A little creativity is needed to stay active in the winter. Short days, numerous layers of clothing, and stomach-filling holiday meals don’t exactly inspire an after-work run, bike ride, or weekend kayak trip. But, instead of hibernating when the temperatures drop and the sun sets before you get home, use the season to expand the ways you stay active and mix up your workout routine.
There’s no need to wait until warm weather to snooze under the stars. Winter camping in Colorado is a magical experience. The summer crowds are gone, a gentle quiet washes over the woods, and you don’t need to venture far to feel like you’re in the middle of nowhere. If you’re keen to give winter camping a try, follow these tips to make the most of a snowy night out.READ MORE
A chemiluminescent spark flashes through my neurons, jolting me awake from my shallow slumber. Cold air pierces my lungs as I shoot up and simultaneously slam my forehead into the icy shelf just inches above my shivering body. My hands and feet are numb, and I fight off panic as I try to figure out if I can actually move my frozen digits.READ MORE
Despite the cold temperatures, winter is a fantastic time to be outside. Yet the season is often viewed as something to be endured rather than celebrated. But those who think that way haven’t spent much time enjoying the cold weather. Skiing, snowboarding, snowshoeing, tubing, fat biking, and winter hiking are all excellent ways to spend time outdoors—and if you dress right, you’ll most likely be zipping off layers before you’re through. The key to any winter outdoor adventure is understanding how to dress—and that includes adjusting as your body warms and weather conditions change. With some basic knowledge and a few key pieces of clothing, it’s easy to remain comfortable—and warm—as you enjoy all that the season has to offer outside.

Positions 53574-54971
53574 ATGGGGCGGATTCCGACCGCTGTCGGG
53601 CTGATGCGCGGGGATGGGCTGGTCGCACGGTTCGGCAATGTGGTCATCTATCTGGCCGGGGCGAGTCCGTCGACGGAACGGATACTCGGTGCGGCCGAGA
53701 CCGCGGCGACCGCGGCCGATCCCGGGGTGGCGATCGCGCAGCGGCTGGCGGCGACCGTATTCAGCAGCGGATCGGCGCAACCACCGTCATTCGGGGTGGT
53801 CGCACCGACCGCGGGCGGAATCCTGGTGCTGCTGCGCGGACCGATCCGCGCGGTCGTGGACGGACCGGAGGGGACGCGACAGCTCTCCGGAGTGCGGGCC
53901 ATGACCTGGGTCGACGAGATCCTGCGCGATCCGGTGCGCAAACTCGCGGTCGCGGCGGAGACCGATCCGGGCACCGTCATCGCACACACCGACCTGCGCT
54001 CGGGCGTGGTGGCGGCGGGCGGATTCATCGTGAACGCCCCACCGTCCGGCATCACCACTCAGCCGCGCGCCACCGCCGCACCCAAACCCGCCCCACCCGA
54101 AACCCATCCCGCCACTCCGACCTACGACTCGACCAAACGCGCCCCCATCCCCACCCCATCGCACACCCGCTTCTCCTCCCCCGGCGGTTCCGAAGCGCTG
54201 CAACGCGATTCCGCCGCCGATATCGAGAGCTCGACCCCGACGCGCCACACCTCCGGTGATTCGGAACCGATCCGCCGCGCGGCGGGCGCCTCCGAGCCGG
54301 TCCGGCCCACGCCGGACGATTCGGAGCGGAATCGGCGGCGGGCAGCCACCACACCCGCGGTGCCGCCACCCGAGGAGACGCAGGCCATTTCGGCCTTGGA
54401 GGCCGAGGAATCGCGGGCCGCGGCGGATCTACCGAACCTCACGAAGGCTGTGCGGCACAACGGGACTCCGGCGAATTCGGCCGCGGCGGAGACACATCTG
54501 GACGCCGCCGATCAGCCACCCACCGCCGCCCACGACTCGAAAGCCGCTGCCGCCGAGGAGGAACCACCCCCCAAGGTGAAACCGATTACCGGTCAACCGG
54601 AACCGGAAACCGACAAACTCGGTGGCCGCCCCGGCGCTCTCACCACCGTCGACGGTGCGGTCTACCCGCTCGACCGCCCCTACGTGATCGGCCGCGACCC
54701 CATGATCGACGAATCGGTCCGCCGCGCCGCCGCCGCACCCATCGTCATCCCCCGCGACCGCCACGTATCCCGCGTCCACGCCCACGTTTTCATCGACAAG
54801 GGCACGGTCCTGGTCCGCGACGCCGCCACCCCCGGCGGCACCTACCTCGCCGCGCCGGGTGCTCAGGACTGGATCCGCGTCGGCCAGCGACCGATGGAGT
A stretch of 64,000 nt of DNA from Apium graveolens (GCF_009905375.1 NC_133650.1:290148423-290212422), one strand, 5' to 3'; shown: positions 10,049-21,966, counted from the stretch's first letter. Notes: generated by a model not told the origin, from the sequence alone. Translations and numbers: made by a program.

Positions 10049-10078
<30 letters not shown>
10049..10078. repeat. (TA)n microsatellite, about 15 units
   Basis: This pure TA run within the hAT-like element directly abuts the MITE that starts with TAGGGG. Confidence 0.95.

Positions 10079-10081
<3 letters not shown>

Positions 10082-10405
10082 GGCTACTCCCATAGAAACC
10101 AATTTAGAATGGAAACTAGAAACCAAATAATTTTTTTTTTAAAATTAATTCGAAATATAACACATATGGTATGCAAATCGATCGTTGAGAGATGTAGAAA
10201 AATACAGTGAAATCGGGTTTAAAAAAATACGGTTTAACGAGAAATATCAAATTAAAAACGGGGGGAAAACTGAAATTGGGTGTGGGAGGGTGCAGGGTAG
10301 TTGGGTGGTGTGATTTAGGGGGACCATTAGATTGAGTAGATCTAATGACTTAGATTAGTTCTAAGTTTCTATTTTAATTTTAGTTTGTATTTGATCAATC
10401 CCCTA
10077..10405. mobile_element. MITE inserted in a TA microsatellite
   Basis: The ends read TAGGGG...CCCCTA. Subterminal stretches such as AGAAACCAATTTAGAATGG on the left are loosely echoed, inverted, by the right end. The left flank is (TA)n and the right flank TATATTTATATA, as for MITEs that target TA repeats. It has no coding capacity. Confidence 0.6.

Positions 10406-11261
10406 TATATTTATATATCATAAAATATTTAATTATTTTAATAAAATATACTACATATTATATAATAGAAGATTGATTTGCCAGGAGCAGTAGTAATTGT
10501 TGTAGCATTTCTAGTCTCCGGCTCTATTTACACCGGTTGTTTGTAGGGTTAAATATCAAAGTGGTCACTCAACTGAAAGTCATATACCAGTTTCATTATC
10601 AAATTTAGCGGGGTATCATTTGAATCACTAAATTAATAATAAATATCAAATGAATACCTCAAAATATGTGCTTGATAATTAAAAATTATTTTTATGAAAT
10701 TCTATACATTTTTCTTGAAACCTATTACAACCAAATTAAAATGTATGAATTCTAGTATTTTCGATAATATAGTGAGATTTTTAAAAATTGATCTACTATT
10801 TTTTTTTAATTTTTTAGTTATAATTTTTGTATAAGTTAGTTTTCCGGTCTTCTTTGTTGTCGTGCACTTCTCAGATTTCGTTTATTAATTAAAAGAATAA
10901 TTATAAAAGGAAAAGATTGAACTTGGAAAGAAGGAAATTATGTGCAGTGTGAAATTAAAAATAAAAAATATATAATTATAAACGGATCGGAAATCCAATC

Here are 10 tips for helping you stay warm as you spend time outdoors this year.
Hiking the 2,200-mile Appalachian Trail, which begins on Georgia’s Springer Mountain and runs all the way north to Mount Katahdin in Maine, is certainly a hardcore adventure. But making it through the 100-Mile Wilderness in Maine—generally considered the wildest, most remote section—earns another level of bragging rights. Signs posted by the Maine Appalachian Trail Coalition at either end of the trail sum it up nicely:READ MORE
Winter doesn’t mean the camping season is over. With proper gear and planning, savvy outdoor lovers can immerse themselves in nature year-round—and savor the solitude and serenity of a winter landscape almost all to themselves. Cold weather camping is quiet and peaceful, and comes at slow, even introspective pace, since most other campers are long gone, but the sunsets are every bit as beautiful, and the campfires are even more comforting. Here’s how to do it, without dropping a bundle on gear.READ MORE
Temperatures flirting with 20 below and winds gusting over 50 miles per hour aren’t exactly what you might expect when you start the drive up I-93 north from Boston under cool, but clear, winter skies. But in just a few hours of driving, you can quickly be transported into what, without hyperbole, can be described as the world’s worst weather.READ MORE